As a language teacher I have often been asked when is the best age to start learning a foreign language. The answer to that question is, for me, an easy one – the younger the better. Research argues the debate for an appropriate age at which to start and who learns better at what age, depending on whether 'better' means faster or levels of proficiency. Age plays an important role, but it is not the be all and end all of your ability to master a new language. It also needs to be motivating, fun and important to you to succeed.
Adults tend to learn languages quicker than children, though in an analytical manner, needing to attach experiences and knowledge to what they are learning. This does not mean that they will never be able to learn to a high standard or pick up a native accent, it will just take a lot more dedication to get to that point. On average it will take 4 years to reach near native fluency with a lot of hard work and study. Children learn languages more through games, gesture, communication and songs mostly without inhibitions. The process takes longer than adolescents or adults, but is more effective in the long run.
On the continent many children start to learn a foreign language at age 3. In the UK most children start to learn a foreign language at secondary school, though this is changing in the UK with the introduction of compulsory languages in Key Stage 2 in the primary curriculum from September 2014. As much a positive impact as this will have, I consider this to still be 'too late' and 'a missed opportunity' for children to be exposed to foreign languages at a younger age. Learning a new language can drastically help children to understand their native language and be more aware of how language works. Each foreign language has its own set of rules and grammar, which often need to be unravelled to be able to produce that language. Research has proven that skills such as logical thinking, problem solving and literacy grades are greatly improved in children who learn a foreign language.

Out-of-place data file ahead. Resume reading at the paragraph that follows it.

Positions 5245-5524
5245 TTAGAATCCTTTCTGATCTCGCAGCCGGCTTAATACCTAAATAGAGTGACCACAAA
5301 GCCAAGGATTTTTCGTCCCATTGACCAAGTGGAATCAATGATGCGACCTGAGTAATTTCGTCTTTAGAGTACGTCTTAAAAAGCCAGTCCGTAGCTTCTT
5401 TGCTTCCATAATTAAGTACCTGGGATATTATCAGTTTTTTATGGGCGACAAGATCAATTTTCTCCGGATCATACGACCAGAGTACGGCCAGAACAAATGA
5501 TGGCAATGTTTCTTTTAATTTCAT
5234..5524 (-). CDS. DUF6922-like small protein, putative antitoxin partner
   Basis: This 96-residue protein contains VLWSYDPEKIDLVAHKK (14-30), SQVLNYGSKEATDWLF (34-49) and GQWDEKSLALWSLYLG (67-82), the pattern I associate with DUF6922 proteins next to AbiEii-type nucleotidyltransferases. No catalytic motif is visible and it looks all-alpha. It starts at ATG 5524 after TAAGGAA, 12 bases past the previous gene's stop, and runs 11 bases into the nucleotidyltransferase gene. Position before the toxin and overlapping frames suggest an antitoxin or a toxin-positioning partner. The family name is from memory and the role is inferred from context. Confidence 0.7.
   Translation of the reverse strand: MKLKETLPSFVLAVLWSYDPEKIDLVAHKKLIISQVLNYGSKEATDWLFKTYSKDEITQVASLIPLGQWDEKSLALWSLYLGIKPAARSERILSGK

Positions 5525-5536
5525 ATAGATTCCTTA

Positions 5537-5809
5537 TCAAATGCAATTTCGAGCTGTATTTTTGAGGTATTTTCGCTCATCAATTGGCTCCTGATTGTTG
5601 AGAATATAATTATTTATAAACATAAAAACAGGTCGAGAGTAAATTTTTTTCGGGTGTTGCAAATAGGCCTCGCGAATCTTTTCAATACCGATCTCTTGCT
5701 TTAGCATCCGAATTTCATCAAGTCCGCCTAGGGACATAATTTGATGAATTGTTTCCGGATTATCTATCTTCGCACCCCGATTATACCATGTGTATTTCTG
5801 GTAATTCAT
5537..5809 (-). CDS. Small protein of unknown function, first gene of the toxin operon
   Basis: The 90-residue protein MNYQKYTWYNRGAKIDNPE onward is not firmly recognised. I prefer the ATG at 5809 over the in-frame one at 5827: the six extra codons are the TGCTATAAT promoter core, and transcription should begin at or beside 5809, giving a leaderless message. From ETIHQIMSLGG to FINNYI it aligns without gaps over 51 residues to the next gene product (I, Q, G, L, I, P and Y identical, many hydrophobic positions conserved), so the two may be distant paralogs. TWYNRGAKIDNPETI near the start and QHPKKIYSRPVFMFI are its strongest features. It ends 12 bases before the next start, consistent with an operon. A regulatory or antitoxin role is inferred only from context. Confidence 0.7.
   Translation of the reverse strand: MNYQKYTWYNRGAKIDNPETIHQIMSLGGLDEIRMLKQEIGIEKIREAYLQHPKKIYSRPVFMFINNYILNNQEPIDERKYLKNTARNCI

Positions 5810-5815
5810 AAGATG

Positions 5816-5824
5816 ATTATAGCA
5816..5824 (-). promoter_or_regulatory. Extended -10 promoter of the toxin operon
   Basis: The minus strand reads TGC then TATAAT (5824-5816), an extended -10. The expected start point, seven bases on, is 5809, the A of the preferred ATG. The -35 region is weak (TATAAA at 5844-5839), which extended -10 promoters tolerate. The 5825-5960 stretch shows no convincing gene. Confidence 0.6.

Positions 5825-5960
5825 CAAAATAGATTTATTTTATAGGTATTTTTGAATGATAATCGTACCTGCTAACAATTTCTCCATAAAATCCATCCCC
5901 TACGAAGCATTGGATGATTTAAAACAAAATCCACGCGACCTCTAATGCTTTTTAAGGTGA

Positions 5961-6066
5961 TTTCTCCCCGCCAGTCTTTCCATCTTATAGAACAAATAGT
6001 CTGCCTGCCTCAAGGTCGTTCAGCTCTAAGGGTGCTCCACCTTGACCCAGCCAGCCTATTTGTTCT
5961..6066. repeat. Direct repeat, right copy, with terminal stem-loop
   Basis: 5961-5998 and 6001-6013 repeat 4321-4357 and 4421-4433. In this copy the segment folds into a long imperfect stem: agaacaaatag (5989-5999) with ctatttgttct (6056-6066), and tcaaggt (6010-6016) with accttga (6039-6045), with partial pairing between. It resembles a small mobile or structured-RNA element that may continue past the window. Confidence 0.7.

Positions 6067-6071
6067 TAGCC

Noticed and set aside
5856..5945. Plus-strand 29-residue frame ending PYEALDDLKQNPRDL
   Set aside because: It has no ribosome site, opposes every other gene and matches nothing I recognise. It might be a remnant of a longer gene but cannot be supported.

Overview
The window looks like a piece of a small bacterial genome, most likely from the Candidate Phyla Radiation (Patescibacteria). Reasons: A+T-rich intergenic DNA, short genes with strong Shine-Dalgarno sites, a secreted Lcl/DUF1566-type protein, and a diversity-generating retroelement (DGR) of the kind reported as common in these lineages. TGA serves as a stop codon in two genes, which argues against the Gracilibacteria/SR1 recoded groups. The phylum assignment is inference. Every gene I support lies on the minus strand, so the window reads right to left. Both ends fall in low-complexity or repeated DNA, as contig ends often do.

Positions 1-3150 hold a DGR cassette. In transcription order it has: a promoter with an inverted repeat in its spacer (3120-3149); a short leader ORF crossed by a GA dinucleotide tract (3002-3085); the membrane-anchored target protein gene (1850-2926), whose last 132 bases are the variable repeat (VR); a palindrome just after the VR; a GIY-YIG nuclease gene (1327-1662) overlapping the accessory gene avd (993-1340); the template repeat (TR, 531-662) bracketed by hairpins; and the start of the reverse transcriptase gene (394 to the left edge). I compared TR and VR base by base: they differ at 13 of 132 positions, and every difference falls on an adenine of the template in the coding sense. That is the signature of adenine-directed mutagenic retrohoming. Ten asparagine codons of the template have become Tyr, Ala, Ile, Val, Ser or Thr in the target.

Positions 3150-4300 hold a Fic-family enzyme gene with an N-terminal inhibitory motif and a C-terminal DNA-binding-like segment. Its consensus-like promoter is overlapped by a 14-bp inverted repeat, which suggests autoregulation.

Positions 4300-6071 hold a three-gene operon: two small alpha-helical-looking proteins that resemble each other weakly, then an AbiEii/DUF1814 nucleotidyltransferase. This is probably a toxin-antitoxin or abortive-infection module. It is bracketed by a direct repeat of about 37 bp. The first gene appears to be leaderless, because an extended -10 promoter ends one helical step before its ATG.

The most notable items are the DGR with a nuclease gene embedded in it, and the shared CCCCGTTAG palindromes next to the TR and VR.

According to the critical period hypothesis, there's a certain window in which second language acquisition skills are at their peak. Researchers disagree over just how long that window is -- some say that it ends by age 4, some even 6 or 7, while others say that it extends all the way through puberty -- but after that period is over, it becomes much harder for a person to learn a new language. It's not impossible, but children in that critical period have an almost universal success rate at achieving near fluency and perfect accents, while adults' results are more hit-and-miss.
Learning a second language at such a young age doesn't hinder any abilities in the child's native language -- it seems a child's brain is wired so that all linguistic rules, be they native or foreign, are picked up quickly. Unfortunately though, language only remains in the brain with exposure to it. Just because a child becomes fluent in Italian, Russian and Portuguese doesn't mean that he or she will be speaking those languages 50 years later. Without extended exposure to a language, the child's abilities diminish, so it's important to provide continued opportunities to practice these skills.
If you are living abroad and bringing up your children as an expat, it is of great importance to note that a foreign language should not surpass native language learning. One researcher* suggests that a child's native language should be allowed to develop properly to avoid the dangers of double semi-lingualism for early learners of a second language; i.e. the child does not develop full proficiency in either of the two languages. As a teacher and a foreign language learner myself, I can only vouch for this and the importance of being aware of your own language in the acquisition of another language. Learning to speak and listen as well as productively read and write in both languages is essential.
If you would like your child to attend literacy classes or foreign language classes, please contact Carly for more information.
• Crystal, David. "How Language Works: How Babies Babble, Words Change Meaning, and Languages Live or Die." Avery 2007.
• Hagen, L. Kirk. "The Bilingual Brain: Human Evolution and Second Language Acquisition." Evolutionary Psychology. 2008.
• "Cognitive Benefits of Learning Language." Duke University. Fall 2007. (June 1, 2010)http://www.actfl.org/i4a/pages/index.cfm?pageid=4724
• * Scovel T, 1999 The younger the better myth and bilingual education In: Gonzalez, R (ed.)Language Ideologies: Critical Perspectives Urbana, IL: NCTE